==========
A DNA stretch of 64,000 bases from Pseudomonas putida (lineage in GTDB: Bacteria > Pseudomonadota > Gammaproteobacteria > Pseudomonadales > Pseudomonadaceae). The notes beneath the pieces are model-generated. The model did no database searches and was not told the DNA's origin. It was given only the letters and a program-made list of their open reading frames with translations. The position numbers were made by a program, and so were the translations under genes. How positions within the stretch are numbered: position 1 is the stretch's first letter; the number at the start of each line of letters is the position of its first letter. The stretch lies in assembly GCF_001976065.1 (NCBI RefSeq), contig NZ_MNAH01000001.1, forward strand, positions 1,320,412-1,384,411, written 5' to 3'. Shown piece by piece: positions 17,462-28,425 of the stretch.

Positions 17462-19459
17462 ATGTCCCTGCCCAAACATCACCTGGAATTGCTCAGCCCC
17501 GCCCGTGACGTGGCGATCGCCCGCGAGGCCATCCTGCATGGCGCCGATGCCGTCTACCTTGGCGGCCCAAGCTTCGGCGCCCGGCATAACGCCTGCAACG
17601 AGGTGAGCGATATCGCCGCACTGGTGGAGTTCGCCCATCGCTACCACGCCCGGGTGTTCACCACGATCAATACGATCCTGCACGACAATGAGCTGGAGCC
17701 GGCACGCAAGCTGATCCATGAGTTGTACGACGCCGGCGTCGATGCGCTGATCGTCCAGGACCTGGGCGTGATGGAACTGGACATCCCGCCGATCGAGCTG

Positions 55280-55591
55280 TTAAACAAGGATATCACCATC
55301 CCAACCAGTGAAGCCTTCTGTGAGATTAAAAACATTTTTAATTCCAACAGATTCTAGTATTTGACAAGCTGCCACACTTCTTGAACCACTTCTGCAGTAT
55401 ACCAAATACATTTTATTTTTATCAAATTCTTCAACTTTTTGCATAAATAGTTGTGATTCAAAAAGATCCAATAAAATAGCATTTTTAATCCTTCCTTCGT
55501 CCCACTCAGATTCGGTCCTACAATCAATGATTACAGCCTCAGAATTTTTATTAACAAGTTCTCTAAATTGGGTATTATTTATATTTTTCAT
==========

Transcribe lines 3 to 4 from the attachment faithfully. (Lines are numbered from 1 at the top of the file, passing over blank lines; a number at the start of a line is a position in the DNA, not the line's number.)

17462 ATGTCCCTGCCCAAACATCACCTGGAATTGCTCAGCCCC
17501 GCCCGTGACGTGGCGATCGCCCGCGAGGCCATCCTGCATGGCGCCGATGCCGTCTACCTTGGCGGCCCAAGCTTCGGCGCCCGGCATAACGCCTGCAACG